Rule of Thumb for Brooding Day-Old Chicks

Here’s another good old-time rule that most people have forgotten:

“The floor of the brooder must be warm and dry to the touch before you add chicks.”

If the baby chicks get chilled as soon as you take them out of the shipping box, bad things happen. They lose the desire to eat and drink, and sometimes the ability to move, if they’re chilled. Cold or damp litter is enough to chill them.

Usually you should turn on the brooder the day before the chicks arrive. This is no time to try to reduce energy consumption.

I Publish Books! Norton Creek Press

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Robert Plamondon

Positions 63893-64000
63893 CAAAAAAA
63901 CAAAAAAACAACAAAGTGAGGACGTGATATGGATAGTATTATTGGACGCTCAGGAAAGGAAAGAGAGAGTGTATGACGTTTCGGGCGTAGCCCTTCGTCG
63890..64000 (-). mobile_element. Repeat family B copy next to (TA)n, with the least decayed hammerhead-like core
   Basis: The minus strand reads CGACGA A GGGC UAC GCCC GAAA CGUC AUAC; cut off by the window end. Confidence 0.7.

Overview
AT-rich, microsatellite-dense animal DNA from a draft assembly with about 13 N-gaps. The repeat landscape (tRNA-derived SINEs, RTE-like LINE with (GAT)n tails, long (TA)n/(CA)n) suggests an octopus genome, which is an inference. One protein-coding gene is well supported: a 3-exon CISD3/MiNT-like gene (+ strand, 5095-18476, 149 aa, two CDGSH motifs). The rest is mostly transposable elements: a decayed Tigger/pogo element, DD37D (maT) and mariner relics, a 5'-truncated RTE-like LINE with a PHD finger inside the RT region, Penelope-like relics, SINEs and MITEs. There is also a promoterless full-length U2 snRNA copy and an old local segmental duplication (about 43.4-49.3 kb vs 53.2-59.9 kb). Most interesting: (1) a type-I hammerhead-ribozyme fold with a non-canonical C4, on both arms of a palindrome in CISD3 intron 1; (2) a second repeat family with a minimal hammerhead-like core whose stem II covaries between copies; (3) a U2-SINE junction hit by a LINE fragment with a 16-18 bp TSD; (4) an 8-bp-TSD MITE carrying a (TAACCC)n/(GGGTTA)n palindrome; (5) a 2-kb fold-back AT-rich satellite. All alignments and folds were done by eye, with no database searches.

Robert Plamondon has written three books, received over 30 U.S. patents, founded several businesses, and is an expert on free-range chickens. His publishing company, Norton Creek Press, is a treasure trove of the best poultry books of the last 100 years.

Author: Robert Plamondon

Robert Plamondon has written three books, received over 30 U.S. patents, founded several businesses, and is an expert on free-range chickens. His publishing company, Norton Creek Press, is a treasure trove of the best poultry books of the last 100 years.

1 thought on “Rule of Thumb for Brooding Day-Old Chicks”

  1. Thanks for that comment. That’s a point I haven’t seen mentioned in any of the books I’ve been looking at and I would never have thought of it on my own. You may have just saved some of my chicks, scheduled to arrive the first of next month.

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